Head of the Charles up next for UMass

By Neil Carroll

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This weekend, the University of Massachusetts crew team travels 90 miles east on the Massachusetts Turnpike to take part in the Head of the Charles Regatta in Boston, which is the most important race the Minutewomen will compete in this year.

In the biggest race for UMass this weekend, sophomore Julia Richter represents the Minutewomen in the singles race. Richter finished third in her singles race last week at the Head of the Housatonic Regatta in Derby, Conn.

“I’m excited for Julia,” said head coach Jim Dietz. “She is a world class athlete, and has already competed at a world class level.”

UMass will also enter boats in the lightweight eight and open-weight eight. Also, head coach Jim Dietz will race in the Veteran Singles race, and assistant coach Laura Simon will be a coxswain in the Alumni eight.

In the Regatta, the Minutewomen compete against members of some of the most prestigious collegiate crew teams in the country as well as members of some high-profile national rowing teams. Even if UMass comes home without placing in the top three in any race, Dietz still believes the team can gain valuable experience in Boston.

“College kids like ours are going to be able to see the best in the world rowing,” Dietz said. “Granted we’re UMass out of the ‘small Atlantic-10’, the gals are going to be able to see some of the best racers in the world. And if you wanna be the best, you gotta see what the best look like.”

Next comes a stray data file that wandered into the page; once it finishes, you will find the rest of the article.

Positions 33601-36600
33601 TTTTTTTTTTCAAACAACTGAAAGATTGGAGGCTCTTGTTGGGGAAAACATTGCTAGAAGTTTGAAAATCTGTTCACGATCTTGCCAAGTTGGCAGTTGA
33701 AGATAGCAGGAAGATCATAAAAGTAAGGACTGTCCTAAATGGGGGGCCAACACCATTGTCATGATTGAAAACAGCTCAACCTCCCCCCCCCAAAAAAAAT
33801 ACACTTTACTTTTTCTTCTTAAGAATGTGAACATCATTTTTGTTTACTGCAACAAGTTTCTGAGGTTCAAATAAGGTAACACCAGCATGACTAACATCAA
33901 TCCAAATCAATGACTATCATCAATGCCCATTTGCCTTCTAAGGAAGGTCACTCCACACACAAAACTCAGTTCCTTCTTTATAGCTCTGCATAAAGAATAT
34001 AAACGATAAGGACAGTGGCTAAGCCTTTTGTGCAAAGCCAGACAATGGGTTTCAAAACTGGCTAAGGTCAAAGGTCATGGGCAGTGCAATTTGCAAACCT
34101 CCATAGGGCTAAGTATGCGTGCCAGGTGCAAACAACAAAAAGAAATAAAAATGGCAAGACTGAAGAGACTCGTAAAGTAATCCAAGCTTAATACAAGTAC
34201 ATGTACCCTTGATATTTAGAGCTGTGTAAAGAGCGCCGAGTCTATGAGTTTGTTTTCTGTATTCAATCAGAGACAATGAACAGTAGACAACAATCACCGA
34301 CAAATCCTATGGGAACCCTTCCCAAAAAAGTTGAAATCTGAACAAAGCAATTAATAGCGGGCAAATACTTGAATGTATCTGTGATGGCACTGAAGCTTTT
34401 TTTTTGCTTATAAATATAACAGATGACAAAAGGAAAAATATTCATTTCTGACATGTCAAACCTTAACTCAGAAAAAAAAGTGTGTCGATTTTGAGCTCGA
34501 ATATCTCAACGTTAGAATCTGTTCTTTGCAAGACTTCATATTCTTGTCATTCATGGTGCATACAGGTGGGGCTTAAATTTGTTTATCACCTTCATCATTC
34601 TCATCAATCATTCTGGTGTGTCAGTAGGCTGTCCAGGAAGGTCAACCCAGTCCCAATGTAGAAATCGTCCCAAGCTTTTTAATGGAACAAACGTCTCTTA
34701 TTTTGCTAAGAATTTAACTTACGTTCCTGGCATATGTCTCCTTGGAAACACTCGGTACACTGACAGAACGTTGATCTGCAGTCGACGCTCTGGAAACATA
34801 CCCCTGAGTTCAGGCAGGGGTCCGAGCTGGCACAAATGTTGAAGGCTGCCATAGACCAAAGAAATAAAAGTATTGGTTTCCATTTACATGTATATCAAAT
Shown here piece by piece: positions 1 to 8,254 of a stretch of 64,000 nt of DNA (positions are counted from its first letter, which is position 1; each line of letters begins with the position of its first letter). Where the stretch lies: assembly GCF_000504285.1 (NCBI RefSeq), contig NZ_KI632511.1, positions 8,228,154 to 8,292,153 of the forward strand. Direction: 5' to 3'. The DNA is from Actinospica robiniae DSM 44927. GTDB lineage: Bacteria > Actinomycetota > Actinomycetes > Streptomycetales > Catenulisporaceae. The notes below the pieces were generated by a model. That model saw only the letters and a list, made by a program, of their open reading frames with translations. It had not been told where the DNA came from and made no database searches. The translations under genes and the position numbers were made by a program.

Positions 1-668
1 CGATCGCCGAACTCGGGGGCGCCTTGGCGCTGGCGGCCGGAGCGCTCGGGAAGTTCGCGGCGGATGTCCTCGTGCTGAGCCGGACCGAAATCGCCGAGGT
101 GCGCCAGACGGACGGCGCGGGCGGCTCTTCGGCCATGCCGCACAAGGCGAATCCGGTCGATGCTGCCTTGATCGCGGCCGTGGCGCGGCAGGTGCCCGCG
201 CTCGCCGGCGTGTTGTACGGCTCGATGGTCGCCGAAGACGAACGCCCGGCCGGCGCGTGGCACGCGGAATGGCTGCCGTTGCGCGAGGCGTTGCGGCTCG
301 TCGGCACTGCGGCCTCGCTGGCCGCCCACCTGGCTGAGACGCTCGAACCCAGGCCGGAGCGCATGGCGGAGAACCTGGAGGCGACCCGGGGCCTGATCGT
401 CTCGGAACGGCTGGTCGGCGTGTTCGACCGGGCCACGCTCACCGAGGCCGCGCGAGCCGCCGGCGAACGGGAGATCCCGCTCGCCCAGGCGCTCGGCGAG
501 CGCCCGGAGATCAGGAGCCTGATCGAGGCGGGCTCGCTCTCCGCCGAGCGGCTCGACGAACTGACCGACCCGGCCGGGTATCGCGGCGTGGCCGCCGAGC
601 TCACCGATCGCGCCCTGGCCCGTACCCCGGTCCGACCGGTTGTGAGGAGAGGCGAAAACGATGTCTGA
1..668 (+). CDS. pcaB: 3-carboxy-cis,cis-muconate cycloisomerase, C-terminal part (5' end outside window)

The Head of the Charles Regatta is the largest two-day crew event in the world. Over 7,500 athletes from around the world compete in the 55 events hosted on the Charles.

This weekend’s race marks the 45th annual Head of the Charles, which the Cambridge Boat Club hosts on the river that divides Cambridge from Boston. Last year, the race drew a crowd of 300,000 people to the riverbanks. 

Coach Dietz is happy about his team’s progress so far this fall, but similar to his sentiments after the Head of the Housatonic, he said that this week’s race will be a learning experience.

“I think that the girls have been training really hard,” said Coach Dietz of his team’s mentality. “I think they’re excited to race, but they’re aware that while we’re working hard, this isn’t our season. Our focus is more long-term.”

Even if they come home empty-handed, the UMass rowing team has the opportunity to witness some of the most celebrated rowers in the world converge on the same waters that they will compete in.

Neil Carroll can be reached at [email protected]